Despite my crazy unplanned spectator interval workout and actually running fairly close to the thirteen miles that I thought was way out of reach of my fitness (27 new records! proclaimed my Garmin when I finally shut it off), I wasn't completely wrecked.  I was sore, so sore that the light pressure of the blanket on my calves woke me up the next morning, but I wasn't in pain.  I spent the rest of my trip catching up with the handful of precious friends that are really the only thing I miss about living in DC, and it is abnormal still, to feel so normal.  This picture makes me think: wow, when did we turn into grown-ups?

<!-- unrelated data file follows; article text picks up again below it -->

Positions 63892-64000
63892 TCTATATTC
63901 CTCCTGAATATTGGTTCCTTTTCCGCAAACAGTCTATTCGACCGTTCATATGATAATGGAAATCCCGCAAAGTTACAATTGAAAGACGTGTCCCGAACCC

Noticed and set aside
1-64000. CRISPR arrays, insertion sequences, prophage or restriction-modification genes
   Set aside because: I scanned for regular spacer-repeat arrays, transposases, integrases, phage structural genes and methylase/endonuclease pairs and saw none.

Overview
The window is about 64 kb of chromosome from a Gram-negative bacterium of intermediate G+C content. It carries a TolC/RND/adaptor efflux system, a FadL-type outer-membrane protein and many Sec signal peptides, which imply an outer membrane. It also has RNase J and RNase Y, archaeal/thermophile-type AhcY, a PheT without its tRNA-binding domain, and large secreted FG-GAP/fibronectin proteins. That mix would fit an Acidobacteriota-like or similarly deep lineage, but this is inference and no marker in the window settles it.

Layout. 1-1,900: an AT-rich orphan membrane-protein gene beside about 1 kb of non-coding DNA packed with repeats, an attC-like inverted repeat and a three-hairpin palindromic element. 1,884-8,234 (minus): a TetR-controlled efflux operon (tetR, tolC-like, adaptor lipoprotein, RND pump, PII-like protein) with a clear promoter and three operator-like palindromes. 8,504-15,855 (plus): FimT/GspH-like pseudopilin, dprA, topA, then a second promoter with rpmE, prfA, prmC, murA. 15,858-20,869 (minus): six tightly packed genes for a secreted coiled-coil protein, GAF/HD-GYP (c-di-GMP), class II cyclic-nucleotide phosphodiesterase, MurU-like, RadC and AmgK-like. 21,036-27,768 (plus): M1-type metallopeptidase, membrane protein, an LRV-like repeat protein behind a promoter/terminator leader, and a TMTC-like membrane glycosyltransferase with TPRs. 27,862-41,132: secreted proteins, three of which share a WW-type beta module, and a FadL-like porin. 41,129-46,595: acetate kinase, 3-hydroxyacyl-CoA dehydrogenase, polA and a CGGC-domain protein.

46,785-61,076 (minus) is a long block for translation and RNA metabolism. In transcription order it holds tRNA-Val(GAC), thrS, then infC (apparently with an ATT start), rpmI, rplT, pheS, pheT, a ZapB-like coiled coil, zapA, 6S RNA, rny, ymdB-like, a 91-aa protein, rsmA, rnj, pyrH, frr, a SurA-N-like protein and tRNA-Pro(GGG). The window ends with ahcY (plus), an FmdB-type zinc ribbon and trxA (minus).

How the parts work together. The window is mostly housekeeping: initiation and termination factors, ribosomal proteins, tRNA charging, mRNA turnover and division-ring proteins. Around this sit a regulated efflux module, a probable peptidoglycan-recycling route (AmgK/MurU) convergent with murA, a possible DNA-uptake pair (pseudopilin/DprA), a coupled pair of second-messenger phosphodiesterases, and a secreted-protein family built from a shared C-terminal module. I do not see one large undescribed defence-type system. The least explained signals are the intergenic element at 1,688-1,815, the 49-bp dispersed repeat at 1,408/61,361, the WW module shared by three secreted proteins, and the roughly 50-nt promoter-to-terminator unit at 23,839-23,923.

I had a third round of prolotherapy scheduled for once I flew back to Colorado.  Riding high on my successful weekend of not evaporating into dust from running a little bit hard, I cancelled the appointment and then promptly un-cancelled it (at least I am a consistent pain in the ass) after conferring with a trusted physical therapist and also knowing from so much research that the third treatment seems to be the charm.  I'm starting to feel impatient which is how I know I'm starting to feel healthy again, I want to move and run and have fun and go on adventures but logic is always the way to talk me into things so one more round it was.  It's been a setback, although I think a pretty small one.  I took a few days easy, I swam a little bit to get moving and also because somehow I've decided to swim every day this month except for the day I had the actual treatment, but didn't really do much else.  Every single workout started out like they have been for weeks, I'm just going to do ten minutes and see how it goes.  The first few days that was enough, but by the weekend I felt okay enough that my run went from I'm going to run one mile out and one mile back to I'm going to do the three - no the five - mile loop to I'm going to run the ten mile loop I haven't run since probably October.  And it's just about the happiest I have felt in a long, long time.  I don't think there's anything wrong with the fact that training makes me happy, that moving my body feels like freedom.  Not every day is magic but on Sunday morning, the sun was bright and the air was clear, I kept my heart rate in the 130s and every step felt exactly like the step before it and I couldn't believe how quickly I rolled around back home.  Starving, tired, but also, whole.